April 10, 2018

Wash On!

Written by Michèle Marineau
Illustrated by Manon Gauthier
Translated by Erin Woods
Pajama Press
40 pp.
Ages 4-7
April 2018

Though most of us wash off any dirt and colours that stain our skin, a little twist of words and fate have colour splotches washing onto little Petronilla in Quebec author and translator Michèle Marineau's newest picture book Wash On!
From Wash On! by Michèle Marineau, illus. by Manon Gauthier
Petronilla is known in her family to have "a talent for chaos" and probably more so when compared to her perfect sister Babette.  But nothing could have prepared her mother for the twist of process when colours from the washcloth during a bath begin to transfer to Petronilla's skin and then her mother and the whole bathroom.  Joyously, Petronilla continues to exclaim, "Wash on! Wash on! Wash on!' regardless of her mother's demands she say "Wash off!" When her father, Babette and dog come to see what's going on, the colours continue to transfer from one object to another.  Although the family thinks they'll just stay in the house until Petronilla drops her new mantra, no one could foresee the weeks that would pass as the child refuses to relinquish her powerful chant.
From Wash On! by Michèle Marineau, illus. by Manon Gauthier
Finally, the family visits the doctor who declares a case of acute coloritis, a condition so contagious that the whole planet becomes infected.  But, as lovely as all the colours are, everything blends in with everything else and no one can differentiate between objects. Even their dog is hard find except when his bark alerts them to his feeding time.  That is, until they can not locate him because there is no bark.  It is only then, when she is desperate to find their dog, that Petronilla changes her tune and finds "Wash off!" just as useful in enacting change in her home and around the world.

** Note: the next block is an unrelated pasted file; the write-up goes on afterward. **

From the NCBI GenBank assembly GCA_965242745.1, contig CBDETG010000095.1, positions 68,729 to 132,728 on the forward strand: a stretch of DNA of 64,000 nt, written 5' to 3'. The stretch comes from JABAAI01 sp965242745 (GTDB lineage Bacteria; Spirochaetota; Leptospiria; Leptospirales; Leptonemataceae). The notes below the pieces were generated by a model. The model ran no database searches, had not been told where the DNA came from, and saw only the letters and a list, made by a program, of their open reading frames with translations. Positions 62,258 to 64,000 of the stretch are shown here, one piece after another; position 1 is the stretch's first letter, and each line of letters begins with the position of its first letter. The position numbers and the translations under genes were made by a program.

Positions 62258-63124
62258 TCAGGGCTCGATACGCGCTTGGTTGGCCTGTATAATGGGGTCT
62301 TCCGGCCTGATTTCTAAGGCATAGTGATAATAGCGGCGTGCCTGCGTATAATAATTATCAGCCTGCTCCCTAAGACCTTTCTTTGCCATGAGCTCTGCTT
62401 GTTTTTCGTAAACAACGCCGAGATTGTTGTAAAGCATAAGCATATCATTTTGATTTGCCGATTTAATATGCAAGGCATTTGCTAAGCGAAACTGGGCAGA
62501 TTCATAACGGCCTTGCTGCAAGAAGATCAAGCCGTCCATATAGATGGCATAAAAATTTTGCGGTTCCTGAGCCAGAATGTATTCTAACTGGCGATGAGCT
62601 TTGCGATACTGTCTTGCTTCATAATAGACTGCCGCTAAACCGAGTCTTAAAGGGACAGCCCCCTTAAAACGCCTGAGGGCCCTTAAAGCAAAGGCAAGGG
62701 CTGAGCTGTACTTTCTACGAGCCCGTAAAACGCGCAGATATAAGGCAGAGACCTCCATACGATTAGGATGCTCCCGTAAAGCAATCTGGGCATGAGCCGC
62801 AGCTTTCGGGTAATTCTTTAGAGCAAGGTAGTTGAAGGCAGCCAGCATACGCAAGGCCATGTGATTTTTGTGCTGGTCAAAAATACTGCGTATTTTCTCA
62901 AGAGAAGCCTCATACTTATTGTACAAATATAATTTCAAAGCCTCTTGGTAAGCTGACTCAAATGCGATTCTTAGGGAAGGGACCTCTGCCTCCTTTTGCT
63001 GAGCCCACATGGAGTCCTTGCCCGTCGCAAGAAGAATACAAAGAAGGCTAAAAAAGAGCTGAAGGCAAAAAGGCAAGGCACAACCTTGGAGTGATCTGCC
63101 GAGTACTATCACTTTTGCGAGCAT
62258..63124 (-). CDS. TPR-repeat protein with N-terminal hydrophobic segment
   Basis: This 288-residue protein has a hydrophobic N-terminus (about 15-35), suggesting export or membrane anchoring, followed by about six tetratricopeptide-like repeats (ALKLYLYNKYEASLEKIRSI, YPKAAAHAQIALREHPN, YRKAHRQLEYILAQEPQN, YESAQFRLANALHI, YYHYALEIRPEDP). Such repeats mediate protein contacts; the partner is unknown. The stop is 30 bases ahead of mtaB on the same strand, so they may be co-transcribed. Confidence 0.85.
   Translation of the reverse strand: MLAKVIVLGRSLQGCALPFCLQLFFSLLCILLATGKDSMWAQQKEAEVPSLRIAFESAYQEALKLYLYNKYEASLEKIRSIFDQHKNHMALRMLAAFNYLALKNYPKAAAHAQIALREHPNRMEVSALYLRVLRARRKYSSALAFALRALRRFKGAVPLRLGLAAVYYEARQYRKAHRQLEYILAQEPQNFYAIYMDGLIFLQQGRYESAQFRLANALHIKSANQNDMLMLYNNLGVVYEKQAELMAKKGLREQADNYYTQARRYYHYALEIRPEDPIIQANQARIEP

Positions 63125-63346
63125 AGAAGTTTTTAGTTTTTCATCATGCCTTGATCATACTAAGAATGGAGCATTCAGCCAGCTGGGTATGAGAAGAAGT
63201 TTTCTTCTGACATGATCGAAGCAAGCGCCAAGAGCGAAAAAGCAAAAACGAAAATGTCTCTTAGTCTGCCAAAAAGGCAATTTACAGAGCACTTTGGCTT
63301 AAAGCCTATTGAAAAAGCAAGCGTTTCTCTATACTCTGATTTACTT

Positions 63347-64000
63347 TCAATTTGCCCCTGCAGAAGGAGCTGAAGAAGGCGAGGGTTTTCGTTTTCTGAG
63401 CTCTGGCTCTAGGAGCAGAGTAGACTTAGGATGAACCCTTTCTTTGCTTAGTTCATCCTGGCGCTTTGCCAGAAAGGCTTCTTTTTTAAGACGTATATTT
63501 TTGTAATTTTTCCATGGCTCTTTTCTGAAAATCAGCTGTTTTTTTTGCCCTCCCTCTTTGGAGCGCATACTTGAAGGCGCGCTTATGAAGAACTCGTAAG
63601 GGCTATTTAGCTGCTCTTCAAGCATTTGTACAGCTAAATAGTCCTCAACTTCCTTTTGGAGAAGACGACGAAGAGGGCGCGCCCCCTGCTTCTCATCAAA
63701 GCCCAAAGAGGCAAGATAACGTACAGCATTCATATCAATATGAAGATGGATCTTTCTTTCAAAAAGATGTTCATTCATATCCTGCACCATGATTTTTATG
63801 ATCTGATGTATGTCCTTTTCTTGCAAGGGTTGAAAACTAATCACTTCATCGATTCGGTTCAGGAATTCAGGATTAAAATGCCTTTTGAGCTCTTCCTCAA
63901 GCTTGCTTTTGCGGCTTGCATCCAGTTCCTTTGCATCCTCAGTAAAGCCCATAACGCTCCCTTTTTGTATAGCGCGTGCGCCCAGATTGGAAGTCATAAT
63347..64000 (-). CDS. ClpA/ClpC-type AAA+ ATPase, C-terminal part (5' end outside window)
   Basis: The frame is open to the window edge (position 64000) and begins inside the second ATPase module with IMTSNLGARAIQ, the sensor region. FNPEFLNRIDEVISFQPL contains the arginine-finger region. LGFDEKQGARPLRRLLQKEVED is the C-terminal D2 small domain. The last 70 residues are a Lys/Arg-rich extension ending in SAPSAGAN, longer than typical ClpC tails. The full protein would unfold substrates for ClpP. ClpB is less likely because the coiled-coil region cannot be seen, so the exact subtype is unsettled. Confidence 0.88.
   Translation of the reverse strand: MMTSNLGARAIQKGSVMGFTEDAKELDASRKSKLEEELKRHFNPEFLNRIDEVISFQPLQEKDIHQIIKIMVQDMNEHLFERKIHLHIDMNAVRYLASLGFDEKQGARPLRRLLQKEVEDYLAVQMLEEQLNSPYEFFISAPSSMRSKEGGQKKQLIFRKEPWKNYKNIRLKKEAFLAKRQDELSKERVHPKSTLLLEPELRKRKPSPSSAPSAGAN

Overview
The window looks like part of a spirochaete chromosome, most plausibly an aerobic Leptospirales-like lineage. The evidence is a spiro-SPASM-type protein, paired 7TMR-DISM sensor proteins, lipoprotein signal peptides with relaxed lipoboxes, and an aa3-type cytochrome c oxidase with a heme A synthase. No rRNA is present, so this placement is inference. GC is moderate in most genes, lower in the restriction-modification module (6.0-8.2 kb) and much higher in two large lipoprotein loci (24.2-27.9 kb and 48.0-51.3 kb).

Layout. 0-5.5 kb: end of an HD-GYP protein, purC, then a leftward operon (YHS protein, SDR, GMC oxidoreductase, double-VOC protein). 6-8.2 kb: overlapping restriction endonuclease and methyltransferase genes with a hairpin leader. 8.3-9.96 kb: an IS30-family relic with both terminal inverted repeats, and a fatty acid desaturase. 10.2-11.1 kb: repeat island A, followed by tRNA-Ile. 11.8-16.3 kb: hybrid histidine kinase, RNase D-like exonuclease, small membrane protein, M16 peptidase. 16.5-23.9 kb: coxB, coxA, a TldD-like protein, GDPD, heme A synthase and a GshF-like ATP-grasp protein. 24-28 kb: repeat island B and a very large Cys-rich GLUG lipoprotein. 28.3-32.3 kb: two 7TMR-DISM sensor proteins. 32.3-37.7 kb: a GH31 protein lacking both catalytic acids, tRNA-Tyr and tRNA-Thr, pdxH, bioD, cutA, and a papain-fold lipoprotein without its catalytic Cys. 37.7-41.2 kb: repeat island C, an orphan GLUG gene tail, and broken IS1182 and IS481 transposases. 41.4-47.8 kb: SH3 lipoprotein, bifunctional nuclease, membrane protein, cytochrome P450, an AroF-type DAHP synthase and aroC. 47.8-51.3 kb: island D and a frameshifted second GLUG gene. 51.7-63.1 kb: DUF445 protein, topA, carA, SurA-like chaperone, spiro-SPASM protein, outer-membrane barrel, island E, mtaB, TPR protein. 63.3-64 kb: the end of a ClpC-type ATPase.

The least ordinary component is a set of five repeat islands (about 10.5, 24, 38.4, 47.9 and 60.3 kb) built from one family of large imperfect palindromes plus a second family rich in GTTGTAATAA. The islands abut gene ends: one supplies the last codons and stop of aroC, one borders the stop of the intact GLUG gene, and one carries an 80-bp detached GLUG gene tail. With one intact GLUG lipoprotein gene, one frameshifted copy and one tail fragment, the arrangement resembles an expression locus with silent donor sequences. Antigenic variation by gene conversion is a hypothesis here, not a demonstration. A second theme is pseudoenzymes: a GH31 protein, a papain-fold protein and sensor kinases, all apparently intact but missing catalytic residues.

From Wash On! by Michèle Marineau, illus. by Manon Gauthier
Wash On! may be based on a silly situation in which colours are transferred rather than cleaned off but the story actually has several powerful messages hidden in that imaginative scenario.  First, Wash On! focuses on the joie de vivre of a world filled with colour. We all need a little colour in our lives, though some people need more and some need less.  But like anything, it is possible to have too much of a good thing, as everyone learns, including Petronilla.  Once the colours explode and there is no contrast and no way to differentiate objects, that joy is lost, like the dog, in an overabundance of stain.  Splashes of colour are wonderfully invigorating and therapeutic but excesses are debilitating and even harmful.  Second, Governor General award-winning author Michèle Marineau recognizes the power of children in defining the world and their need to manage their own circumstances.  Her family may think of Petronilla as chaotic but she seems to just want a hand in determining the life she will lead.

Michèle Marineau tells powerful stories in her native French language and this translation by Pajama Press's Erin Woods highlights that poignancy with merriment and spirit.  That same boldness is depicted with daring by Manon Gauthier's mixed media illustrations. Manon Gauthier, whose artwork I've raved about in Pajama Press's Elliot (Julie Pearson, 2016), All the World a Poem (Gilles Tibo, 2016), Good Morning, Grumple (Victoria Allenby, 2017) and Middle Bear (Susanna Isern, 2017), continues to do amazing things with gouache, pencil and paper collage, ever different and totally wonderful.

Wash On! may say a lot about living a life in colour but it also reminds us about moderation and having control over the lives we lead.  Young readers will laugh at the silliness of the family's situation but we can all learn a lesson or two from Petronilla and her splashy world.

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